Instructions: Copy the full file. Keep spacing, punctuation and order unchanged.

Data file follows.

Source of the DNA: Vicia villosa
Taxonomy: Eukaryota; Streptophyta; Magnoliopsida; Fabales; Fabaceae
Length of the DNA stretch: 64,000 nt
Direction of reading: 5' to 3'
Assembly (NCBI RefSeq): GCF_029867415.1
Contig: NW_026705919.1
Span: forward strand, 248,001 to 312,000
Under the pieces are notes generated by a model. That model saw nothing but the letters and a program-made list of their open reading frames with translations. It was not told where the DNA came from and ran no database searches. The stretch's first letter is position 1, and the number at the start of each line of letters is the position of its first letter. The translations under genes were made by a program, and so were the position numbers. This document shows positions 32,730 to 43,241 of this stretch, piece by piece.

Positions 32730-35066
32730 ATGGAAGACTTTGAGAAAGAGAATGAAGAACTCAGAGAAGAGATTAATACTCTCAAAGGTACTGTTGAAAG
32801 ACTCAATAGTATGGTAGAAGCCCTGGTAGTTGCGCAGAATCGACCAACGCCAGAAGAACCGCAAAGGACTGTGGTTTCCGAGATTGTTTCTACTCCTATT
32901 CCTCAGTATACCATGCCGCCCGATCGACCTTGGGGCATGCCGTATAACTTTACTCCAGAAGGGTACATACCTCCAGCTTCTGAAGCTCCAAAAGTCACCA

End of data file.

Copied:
Source of the DNA: Vicia villosa
Taxonomy: Eukaryota; Streptophyta; Magnoliopsida; Fabales; Fabaceae
Length of the DNA stretch: 64,000 nt
Direction of reading: 5' to 3'
Assembly (NCBI RefSeq): GCF_029867415.1
Contig: NW_026705919.1
Span: forward strand, 248,001 to 312,000
Under the pieces are notes generated by a model. That model saw nothing but the letters and a program-made list of their open reading frames with translations. It was not told where the DNA came from and ran no database searches. The stretch's first letter is position 1, and the number at the start of each line of letters is the position of its first letter. The translations under genes were made by a program, and so were the position numbers. This document shows positions 32,730 to 43,241 of this stretch, piece by piece.

Positions 32730-35066
32730 ATGGAAGACTTTGAGAAAGAGAATGAAGAACTCAGAGAAGAGATTAATACTCTCAAAGGTACTGTTGAAAG
32801 ACTCAATAGTATGGTAGAAGCCCTGGTAGTTGCGCAGAATCGACCAACGCCAGAAGAACCGCAAAGGACTGTGGTTTCCGAGATTGTTTCTACTCCTATT
32901 CCTCAGTATACCATGCCGCCCGATCGACCTTGGGGCATGCCGTATAACTTTACTCCAGAAGGGTACATACCTCCAGCTTCTGAAGCTCCAAAAGTCACCA